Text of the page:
Setting aside the inherent ego that accompanies a lot of what passes for music journalism these days (not that we’re entirely innocent of that here at Glasswerk either), occasionally a record pops up that cuts through the noise and returns some perspective to what it’s so easy to lose sight of – we do this because we love music, and we love music because it can be a euphoric, melancholic, binding and beautiful experience. Then Thickens are one of those bands that seem capable of turning out these very special records as if it were a regular business.
Their debut full length Death Cap At Anglezarke was a redemptive and grandiose body of work that embodied front man and mastermind Jon-Lee Martin’s experience of drug abuse, depression and every day life in his home town of Chorley. Colic is the next logical step – the work of a man who’s dragged himself out of despair and stands on the edge of the rest of his life wondering exactly what he’s going to do with it.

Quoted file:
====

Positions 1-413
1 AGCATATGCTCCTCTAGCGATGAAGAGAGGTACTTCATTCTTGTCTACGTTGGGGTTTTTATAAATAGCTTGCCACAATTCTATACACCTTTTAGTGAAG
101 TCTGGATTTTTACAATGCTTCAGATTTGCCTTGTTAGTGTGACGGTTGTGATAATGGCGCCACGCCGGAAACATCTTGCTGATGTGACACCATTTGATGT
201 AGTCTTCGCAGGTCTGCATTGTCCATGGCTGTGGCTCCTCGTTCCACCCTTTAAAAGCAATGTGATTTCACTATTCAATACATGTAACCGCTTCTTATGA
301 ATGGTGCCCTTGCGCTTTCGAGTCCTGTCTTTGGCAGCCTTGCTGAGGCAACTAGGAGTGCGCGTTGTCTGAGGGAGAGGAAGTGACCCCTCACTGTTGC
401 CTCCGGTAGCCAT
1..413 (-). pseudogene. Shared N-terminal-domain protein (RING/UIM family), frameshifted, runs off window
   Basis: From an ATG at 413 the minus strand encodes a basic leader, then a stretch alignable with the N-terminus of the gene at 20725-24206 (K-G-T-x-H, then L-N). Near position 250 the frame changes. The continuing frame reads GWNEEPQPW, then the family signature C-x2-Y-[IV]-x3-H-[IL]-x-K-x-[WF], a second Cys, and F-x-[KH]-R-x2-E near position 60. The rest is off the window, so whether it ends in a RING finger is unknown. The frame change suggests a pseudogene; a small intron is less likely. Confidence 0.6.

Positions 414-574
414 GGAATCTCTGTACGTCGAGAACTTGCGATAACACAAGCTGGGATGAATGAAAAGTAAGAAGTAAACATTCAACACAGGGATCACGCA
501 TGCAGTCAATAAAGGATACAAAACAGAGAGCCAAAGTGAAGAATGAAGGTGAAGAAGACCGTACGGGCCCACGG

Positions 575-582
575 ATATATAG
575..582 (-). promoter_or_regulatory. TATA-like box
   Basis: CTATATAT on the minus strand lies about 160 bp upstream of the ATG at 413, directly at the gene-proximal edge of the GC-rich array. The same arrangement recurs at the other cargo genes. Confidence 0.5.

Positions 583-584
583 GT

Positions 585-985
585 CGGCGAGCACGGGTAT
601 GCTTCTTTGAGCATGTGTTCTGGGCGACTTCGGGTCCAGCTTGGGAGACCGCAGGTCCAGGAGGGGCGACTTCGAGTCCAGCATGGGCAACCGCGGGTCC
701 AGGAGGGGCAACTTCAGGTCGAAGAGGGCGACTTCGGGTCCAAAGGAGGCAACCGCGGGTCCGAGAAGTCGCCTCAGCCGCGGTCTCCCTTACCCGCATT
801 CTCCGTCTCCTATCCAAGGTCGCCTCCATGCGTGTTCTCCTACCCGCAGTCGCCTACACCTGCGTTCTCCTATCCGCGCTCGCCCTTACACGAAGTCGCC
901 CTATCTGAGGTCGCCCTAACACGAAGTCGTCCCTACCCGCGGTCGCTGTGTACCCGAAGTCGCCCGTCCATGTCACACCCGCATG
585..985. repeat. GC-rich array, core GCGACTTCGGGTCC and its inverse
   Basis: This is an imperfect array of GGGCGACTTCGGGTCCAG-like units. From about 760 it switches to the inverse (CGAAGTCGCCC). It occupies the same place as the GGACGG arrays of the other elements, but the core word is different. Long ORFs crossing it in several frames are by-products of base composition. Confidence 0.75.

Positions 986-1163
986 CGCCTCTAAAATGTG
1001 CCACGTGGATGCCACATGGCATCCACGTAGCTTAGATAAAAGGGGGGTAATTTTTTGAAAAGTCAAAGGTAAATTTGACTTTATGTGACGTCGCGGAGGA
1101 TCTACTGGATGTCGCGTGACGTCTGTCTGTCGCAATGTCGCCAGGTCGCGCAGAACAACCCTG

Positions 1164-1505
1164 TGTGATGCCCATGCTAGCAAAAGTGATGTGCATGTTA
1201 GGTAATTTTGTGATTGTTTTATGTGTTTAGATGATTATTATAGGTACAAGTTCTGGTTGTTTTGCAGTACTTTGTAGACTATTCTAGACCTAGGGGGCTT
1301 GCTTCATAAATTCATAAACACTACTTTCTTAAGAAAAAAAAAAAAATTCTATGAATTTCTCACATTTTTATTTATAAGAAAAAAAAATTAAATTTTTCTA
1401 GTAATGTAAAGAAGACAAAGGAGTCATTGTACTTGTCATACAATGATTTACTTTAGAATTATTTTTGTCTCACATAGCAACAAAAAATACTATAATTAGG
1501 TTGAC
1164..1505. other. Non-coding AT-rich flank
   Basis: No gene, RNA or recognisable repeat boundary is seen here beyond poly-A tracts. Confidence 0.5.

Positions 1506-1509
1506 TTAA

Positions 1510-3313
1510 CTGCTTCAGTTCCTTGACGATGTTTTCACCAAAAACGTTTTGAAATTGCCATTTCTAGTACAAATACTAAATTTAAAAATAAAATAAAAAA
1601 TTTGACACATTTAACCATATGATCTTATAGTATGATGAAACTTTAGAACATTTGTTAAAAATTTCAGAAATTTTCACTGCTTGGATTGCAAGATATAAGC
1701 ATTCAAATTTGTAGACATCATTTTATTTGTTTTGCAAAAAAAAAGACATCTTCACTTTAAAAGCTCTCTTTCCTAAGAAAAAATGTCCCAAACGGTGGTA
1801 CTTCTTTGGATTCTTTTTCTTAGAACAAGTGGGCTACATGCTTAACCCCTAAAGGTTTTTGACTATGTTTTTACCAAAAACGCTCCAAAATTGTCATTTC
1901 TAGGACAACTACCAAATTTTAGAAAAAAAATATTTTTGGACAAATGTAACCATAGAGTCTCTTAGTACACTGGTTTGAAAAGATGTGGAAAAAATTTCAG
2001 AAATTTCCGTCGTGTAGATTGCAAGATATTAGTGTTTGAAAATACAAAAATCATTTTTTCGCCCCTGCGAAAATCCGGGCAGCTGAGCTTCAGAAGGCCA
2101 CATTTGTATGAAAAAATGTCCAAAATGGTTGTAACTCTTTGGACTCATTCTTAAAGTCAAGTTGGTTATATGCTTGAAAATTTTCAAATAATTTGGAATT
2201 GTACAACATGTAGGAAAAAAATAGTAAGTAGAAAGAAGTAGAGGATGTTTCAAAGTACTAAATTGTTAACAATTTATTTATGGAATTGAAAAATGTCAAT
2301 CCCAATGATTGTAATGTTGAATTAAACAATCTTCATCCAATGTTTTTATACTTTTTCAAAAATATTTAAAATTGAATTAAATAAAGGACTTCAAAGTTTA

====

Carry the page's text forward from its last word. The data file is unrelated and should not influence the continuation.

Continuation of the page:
Often sexually charged and wallowing in the grimier side of life, the album treads an accomplished and delicate line, balancing black humour and darker sentiments with an anthemic strain of US college rock that recalls Pinkerton-era Weezer. Indeed, the level of songwriting often surpasses that of Cuomo’s more throwaway moments and transcends the poppier sentiments for something altogether more substantial.
‘Cum Summer’ and ‘My Sunday’ are particular highlights that really showcase Martin’s gift of pairing melody with piquant and poignant lyrics like the deliciously matter-of-fact confessional on self medication of ‘My Sunday’; “It’s Sunday, the tears splash on your grave. By Monday, the dope arrives – I’m saved. I’m back in the fog feeling nothing at all, back in the mist feeling lazy and shit. Friday, the residual pain kicks in.”
For those of us who find ourselves wading through life’s ups and downs with a weary resignation, the importance of connecting with a band like Then Thickens can easily be overlooked. Back in the mist? Let one of the UK’s most insightful and under-appreciated bands guide you back to lighter days. Masterful.
– Jamie Otsa
Support Band: Stunning second record from Chorley quartet